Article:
North Carolina A&T State University and  Vance-Granville Community College have formed a partnership that will allow graduates of VGCC’s Associate Degree Nursing program to easily transition to N.C. A&T’s four-year nursing degree program. Representatives of the college and the university formally signed their new agreement in a ceremony on Friday, Feb. 8, in the Civic Center on VGCC’s main campus. Through this new “RN to BSN” partnership program, a registered nurse will be able to earn a Bachelor of Science degree in nursing within one calendar  year of earning his or her associate degree at VGCC if the prerequisites have been met.

The program is the first bilateral agreement of any kind between VGCC and A&T, although the community college system and the UNC system enjoy a comprehensive articulation agreement that allows VGCC students to smoothly transfer general education credits to all of the state’s four-year public universities.

"This partnership is an exciting opportunity for N.C. A&T and Vance-Granville Community College to educate well-prepared nurses to meet the growing health care needs across our region and nation," A&T Chancellor Harold L. Martin Sr. said. "We want to ensure that graduates of the VGCC nursing program make a seamless transition into the Bachelor of Science Nursing completion program at A&T."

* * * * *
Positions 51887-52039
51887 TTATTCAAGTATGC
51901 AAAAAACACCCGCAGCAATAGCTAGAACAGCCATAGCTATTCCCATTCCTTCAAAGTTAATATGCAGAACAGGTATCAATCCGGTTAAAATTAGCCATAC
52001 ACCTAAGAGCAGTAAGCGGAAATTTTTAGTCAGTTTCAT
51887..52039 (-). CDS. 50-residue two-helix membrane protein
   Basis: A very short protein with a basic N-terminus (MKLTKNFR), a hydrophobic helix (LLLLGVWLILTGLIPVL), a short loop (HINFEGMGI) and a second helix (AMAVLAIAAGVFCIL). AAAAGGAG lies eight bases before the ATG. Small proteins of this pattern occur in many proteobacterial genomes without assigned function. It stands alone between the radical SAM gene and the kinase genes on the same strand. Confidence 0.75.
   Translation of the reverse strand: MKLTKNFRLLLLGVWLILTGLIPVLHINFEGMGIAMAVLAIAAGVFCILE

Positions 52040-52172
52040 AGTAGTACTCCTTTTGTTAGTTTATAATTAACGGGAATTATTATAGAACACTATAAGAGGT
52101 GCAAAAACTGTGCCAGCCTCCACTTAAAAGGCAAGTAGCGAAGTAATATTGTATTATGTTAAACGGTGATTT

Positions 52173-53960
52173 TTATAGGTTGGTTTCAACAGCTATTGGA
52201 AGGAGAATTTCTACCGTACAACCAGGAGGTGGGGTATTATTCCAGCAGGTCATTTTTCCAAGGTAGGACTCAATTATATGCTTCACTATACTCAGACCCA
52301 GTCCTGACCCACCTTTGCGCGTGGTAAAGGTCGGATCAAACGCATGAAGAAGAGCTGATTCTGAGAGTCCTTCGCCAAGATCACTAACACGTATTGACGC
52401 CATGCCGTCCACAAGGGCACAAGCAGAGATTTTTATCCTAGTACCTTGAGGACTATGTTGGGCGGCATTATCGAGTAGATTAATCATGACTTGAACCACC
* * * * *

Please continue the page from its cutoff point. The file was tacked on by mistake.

Advising of VGCC students interested in this new opportunity will begin this summer. New VGCC graduates could potentially enroll in the RN to BSN program at A&T as early as the Fall 2014 semester. Once students transfer, they will be able to complete a majority of their coursework online, while also traveling to the university’s campus in Greensboro one day per week for traditional face-to-face classes.

Students who participate in the program will combine their VGCC nursing education with a university curriculum that incorporates principles of leadership and ethics, and focuses on the management of patient populations using emerging technologies. Earning a BSN is particularly attractive for registered nurses today, as hospitals attempt to gain or maintain the coveted “magnet status,” which is administered by the American Nurses Credentialing Center. As a way to earn magnet accreditation, many hospitals are encouraging current and future employees to advance their education and professional development through credentials such as a BSN degree.

“This partnership will mean greater opportunities for our nursing students to succeed and to grow as professionals,” said Dr. Stelfanie Williams, the president of VGCC.  “Our educational collaboration will help us to meet the changing needs of our health-care system.”